April in Paris

What could be more appealing at this time of the year?

A froth of yellow forsythia, a shower of pink apple blossoms – as the promise of another growing season looms, we start to think once again of using market-fresh produce. What better way to prepare these seasonal treasures than in the carefully considered manner of the French? Silky sauces, perfectly balanced flavors, breads that are crisp and soft at the same time, regional cooking that stays in the region – the French have a way with food that makes any visitor a Francophile for life.

I asked Executive Chef Ron Boucher of Chez Boucher in Hampton to tempt us with a taste of Paris in the springtime. His passion for French cooking started with a high school trip abroad. He graduated from the Culinary Institute of Art and opened his own restaurant, Ron’s Landing in Hampton, by the time he was in his mid-30s. He has been teaching French technique at his Chez Boucher French Cooking School since 2003. The teaching center recently relocated to Depot Square in Hampton, offering additional space.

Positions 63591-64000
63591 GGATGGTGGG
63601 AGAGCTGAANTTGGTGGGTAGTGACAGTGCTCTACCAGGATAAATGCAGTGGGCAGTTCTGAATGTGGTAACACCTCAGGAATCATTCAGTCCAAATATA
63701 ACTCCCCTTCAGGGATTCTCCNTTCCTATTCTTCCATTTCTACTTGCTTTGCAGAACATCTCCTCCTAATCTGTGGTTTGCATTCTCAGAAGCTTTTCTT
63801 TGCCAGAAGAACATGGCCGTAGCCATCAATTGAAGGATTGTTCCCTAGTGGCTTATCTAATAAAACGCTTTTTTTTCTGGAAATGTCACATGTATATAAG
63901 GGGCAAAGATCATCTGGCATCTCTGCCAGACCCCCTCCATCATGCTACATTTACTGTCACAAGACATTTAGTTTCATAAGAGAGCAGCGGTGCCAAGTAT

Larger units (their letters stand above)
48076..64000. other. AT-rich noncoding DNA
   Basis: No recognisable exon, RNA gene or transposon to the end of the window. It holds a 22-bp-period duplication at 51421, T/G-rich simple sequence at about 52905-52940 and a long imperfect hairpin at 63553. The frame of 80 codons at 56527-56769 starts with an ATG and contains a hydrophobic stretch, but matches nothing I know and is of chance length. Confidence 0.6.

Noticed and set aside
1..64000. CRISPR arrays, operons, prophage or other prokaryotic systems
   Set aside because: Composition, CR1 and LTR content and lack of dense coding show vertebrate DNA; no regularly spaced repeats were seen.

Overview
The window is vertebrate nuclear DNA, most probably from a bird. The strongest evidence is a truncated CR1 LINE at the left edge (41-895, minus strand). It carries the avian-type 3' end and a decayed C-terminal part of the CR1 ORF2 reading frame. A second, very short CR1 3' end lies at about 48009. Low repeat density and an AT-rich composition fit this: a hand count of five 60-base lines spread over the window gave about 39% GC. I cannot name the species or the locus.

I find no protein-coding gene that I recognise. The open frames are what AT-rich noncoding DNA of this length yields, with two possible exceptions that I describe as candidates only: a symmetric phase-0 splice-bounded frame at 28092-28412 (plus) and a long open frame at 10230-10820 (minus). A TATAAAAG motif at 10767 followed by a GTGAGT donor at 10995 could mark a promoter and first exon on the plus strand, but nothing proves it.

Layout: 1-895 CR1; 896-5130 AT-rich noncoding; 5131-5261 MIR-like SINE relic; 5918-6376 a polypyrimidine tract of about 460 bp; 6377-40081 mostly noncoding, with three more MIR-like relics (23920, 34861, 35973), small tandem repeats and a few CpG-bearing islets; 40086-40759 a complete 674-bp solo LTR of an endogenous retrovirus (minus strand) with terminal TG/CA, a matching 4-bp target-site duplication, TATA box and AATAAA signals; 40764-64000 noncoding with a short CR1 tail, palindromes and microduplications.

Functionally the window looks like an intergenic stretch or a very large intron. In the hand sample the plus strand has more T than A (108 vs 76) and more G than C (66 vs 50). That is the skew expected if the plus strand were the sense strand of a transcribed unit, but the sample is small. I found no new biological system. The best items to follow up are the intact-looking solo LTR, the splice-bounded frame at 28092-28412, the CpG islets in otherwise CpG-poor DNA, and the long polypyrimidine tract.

The format for the adventure was a Cooking with Friends class – a one-night immersion into a French-inspired menu, complete with instruction on French technique and, most importantly, enjoyed with friends.

I joined a local Hampton group, the Wayne and Irene Frost family and friends, as they donned aprons and rolled up their sleeves to get hands-on for the night’s menu preparation. A quick rundown of the four-course menu by Chef Boucher – clams with lemon basil beurre blanc, halibut with a Maltaise Sabayonne sauce, salad with a Parmesan tuile and a champagne vinaigrette – left everyone a bit stunned. All that in one evening? Chef Ron says that most groups have the same response.

Professionals do it every day. Here, professionals help the uninitiated weather the whirlwind evening that starts at 6 p.m. and ends with a sit-down dinner starting around 9 p.m.

Before the students arrive, the mise en place is prepared – all ingredients are measured and set together with the tools necessary to complete the recipe. Several trays on the large work surface had all the components for preparing a specific dishes or sauces. Chef Boucher says that 90 percent of cooking failures at home are due to mismeasurement, so that bump in the road is avoided.